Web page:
The right results


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I was walking through O’Hare yesterday (got lucky and beat a big snow storm out of town) and saw the ad pictured here. The ad got my attention because it was about strategy meeting the real world. We focus on that with our Strategic Execution process, which assures that the strategic plan ties to an executable operating plan.

I don’t know the folks at pointb that paid for this ad, but what got me to take the picture and post this is the line in the ad that says “The only measure of success is getting the right results.” We could not agree more. However, that is a big “duh” to almost everyone. So what gets in the way of getting the right results?

Many people would suggest that the strategy is not tied to a plan. Could be, and lots of very smart people will tell you that excellent execution of a mediocre strategy beats a great strategy unexecuted. Others will suggest that without a well thought out strategy, you can’t know what execution should be. That too makes some sense.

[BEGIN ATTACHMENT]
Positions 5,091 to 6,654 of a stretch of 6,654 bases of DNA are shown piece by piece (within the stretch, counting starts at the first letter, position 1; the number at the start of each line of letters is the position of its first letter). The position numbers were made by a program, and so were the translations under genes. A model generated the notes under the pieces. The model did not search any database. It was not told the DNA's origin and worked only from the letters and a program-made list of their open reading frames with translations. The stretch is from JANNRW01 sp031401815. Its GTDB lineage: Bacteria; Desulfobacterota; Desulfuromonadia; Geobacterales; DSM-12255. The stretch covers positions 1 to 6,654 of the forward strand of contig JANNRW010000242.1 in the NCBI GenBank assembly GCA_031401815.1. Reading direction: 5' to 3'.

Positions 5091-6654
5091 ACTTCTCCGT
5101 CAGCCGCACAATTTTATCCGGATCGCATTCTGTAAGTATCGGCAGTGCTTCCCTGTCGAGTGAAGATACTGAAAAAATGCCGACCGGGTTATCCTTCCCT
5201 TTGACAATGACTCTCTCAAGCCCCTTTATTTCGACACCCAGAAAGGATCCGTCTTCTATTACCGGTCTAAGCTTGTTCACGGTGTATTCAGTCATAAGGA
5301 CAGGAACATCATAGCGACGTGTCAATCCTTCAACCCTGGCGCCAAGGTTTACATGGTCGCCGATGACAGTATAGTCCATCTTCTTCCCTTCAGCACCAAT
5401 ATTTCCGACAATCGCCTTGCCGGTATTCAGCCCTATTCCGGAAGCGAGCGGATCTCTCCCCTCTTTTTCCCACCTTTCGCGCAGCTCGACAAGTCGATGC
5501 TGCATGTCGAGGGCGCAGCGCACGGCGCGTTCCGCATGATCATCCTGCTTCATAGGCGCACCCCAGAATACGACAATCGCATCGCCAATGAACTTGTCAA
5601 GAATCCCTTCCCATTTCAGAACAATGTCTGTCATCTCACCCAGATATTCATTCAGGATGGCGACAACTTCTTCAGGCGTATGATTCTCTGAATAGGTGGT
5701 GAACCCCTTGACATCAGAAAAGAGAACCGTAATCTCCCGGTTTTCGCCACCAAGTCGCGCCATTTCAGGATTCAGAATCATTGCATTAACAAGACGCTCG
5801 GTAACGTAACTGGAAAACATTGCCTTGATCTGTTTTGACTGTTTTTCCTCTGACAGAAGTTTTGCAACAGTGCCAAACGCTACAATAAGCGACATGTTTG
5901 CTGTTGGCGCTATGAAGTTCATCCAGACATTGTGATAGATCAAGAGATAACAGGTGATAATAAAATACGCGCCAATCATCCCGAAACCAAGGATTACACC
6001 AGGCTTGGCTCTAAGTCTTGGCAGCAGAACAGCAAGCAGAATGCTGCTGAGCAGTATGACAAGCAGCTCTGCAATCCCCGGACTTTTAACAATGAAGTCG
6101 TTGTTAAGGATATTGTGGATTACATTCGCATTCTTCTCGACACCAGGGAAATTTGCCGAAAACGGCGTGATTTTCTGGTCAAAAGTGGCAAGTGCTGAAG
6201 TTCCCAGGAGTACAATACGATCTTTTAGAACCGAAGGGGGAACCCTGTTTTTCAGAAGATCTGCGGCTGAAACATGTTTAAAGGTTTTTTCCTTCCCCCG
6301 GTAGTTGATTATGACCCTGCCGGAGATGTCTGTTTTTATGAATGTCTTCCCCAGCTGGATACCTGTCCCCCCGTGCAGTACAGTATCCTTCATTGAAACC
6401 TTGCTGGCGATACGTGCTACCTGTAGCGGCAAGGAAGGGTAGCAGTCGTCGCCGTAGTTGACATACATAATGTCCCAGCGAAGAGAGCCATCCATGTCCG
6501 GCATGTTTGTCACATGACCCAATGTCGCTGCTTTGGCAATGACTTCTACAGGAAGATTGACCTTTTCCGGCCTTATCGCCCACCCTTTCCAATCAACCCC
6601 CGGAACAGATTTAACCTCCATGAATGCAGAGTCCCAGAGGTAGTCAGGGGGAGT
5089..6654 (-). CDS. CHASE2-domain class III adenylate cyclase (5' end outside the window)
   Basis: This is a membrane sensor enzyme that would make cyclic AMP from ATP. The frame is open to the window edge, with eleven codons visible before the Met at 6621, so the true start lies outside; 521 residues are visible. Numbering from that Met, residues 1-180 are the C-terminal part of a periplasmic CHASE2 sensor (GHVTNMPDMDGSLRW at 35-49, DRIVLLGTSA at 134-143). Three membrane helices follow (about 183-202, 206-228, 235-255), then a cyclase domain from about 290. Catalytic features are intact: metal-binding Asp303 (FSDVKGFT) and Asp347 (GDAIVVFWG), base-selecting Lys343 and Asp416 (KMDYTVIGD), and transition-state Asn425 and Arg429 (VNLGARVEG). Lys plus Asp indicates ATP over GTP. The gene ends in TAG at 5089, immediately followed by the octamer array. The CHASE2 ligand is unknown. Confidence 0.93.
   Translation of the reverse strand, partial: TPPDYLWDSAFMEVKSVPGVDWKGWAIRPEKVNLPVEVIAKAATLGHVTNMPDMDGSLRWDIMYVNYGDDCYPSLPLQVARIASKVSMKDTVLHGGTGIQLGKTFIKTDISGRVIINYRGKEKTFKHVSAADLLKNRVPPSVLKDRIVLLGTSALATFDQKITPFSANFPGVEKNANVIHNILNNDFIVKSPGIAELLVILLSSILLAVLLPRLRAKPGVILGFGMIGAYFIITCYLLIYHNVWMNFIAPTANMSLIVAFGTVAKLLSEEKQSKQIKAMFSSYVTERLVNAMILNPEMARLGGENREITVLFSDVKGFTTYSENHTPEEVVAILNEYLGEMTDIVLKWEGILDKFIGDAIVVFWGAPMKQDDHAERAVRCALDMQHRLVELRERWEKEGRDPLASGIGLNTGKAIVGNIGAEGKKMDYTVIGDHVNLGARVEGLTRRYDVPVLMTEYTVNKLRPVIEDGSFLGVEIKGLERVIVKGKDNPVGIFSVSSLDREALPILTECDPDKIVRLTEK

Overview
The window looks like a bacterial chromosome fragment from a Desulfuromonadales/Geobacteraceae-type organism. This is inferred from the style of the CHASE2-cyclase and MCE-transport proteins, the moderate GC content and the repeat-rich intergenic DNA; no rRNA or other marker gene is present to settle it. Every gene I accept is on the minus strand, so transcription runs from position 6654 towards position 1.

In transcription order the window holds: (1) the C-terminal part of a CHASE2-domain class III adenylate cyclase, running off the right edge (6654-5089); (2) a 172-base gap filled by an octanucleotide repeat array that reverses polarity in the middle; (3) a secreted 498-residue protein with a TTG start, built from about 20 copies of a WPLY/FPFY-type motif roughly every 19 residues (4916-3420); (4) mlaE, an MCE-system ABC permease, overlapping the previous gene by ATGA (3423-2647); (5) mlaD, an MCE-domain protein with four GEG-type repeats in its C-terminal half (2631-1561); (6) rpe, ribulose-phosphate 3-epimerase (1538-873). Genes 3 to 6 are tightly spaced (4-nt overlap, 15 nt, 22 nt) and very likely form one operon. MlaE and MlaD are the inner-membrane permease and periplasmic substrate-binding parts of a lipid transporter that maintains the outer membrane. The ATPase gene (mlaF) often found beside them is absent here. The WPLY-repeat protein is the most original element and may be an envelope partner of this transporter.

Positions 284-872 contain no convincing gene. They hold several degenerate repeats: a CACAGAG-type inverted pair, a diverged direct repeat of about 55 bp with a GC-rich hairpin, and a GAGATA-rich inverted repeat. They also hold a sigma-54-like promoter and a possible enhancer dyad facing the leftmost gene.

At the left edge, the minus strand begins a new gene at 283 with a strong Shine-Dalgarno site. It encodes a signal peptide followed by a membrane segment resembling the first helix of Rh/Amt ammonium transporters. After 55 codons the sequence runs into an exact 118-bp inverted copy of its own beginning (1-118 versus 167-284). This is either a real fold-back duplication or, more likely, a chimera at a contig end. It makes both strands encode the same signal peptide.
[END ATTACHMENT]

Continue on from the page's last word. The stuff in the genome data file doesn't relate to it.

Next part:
However, the key for us, and what triggered this whole post is the key phrase “right results.” In my experience, defining and agreeing on the results you are trying to achieve is the #1 cause of failed execution. Too often we assume (and you know what happens when you do that) that we have agreed upon the results we are looking for.

My single best tip for you today is to learn to ask, “What results are we looking for” at every opportunity and pursue that line of questioning until you are SURE you have understanding, acceptance and agreement.


Republished with author's permission from original post.

Mitchell Goozé
Mitchell Goozé is the president and founder of Customer Manufacturing Group. His broad scope of business experience ranges from operations management in established firms, to start-up and turn-around situations and mergers. A seasoned general manager, he has headed divisions of large corporations and been CEO of independent firms, always focusing the company strategy on the most important person in business . . . the customer.


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